DIY Ball Lightning
From: John H. Couture [SMTP:couturejh-at-worldnet.att-dot-net]
Sent: Saturday, April 04, 1998 6:40 PM
To: Tesla List
Subject: Re: DIY Ball Lightning
You are correct. Those fireballs are probably not plasma (ionized gas). It
apparently takes a very special combination of parameters and a lot of
wattage to create a real plasma fireball.
Several years ago I was testing some electrical switchgear when a fault
occured and a basketball size plasma sphere was formed. The sphere was a
blinding white color and there was no residue left like I had seen with
arcing. It was a completely different electrical phonomenon compared to an
arc. The power source was a 750 KVA transformer close by so there was plenty
of short circuit current available.
I believe this large plasma sphere occurred because of the special ground
fault interrupter system which operated much quicker compared to the usual
circuit protection. In other words if you want to make a large plasma
fireball you need a large transformer and a very fast interruption of the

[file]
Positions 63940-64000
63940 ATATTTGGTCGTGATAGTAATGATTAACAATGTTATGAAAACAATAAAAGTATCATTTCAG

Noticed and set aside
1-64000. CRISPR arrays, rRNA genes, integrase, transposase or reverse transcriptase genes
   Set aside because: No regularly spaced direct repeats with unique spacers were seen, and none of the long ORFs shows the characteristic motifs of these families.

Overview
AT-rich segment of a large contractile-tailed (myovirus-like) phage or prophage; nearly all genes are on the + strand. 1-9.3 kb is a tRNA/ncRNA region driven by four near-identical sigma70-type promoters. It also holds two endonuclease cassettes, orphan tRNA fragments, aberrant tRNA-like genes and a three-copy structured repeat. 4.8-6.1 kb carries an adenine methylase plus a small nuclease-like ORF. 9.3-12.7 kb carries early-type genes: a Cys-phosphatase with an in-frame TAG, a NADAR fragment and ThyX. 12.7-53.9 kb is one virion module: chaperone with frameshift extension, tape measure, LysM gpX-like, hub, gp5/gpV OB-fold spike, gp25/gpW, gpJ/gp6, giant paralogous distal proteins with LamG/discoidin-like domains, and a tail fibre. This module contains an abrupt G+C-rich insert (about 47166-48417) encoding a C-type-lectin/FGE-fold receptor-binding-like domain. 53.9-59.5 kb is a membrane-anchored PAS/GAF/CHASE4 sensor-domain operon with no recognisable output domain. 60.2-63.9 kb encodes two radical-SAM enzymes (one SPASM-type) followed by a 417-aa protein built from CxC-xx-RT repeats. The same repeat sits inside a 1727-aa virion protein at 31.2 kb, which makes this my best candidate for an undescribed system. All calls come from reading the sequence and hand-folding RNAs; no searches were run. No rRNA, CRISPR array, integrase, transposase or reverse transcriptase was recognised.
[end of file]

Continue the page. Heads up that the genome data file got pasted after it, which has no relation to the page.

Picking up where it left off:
circuit when it is shorted. Very little energy is created (wattage x time)
so there is no damage as with arcing. Only ionization of the air into a
sphere of plasma occurs.
The strange behavior of lightning may be due to very large currents for
very short peroids of time and at relatively low energy. There have been
many eye-witness accounts of ball lightning. Refer to chapter fifteen of
Martin Uman's book
"All About Lighting".
At 10:21 PM 4/2/98 -0600, you wrote:
>From: Mike Harrison [SMTP:wwl-at-netcomuk.co.uk]
>Sent: Thursday, April 02, 1998 3:01 AM
>To: Tesla List
>Subject: Re: DIY Ball Lightning
>>I'll have to look into this. People have been producing things they call
>>"plasmoids" in microwave ovens using candles, but I don't have a large
>>enough microwave with which to try this. Unfortunately, I gave away a
>>750W beat-up microwave oven that I had earmarked for experiments. I
>>will be on the lookout for another one, however.
>I'm not convinced the plasmoid phenomenon is anything more than a
>carbon arc, occurring when 2 pieces of carbon form a dipole. A dish
>with several pea-sized pieces of coke (the black variety, not the
>white stuff:-), or broken carbon rods from a battery work very well.
>You sometimes observe 'flares' rising from the arc, but my guess is
>this is just the efffect oif the airflow from the oven fan.
> ____ ____
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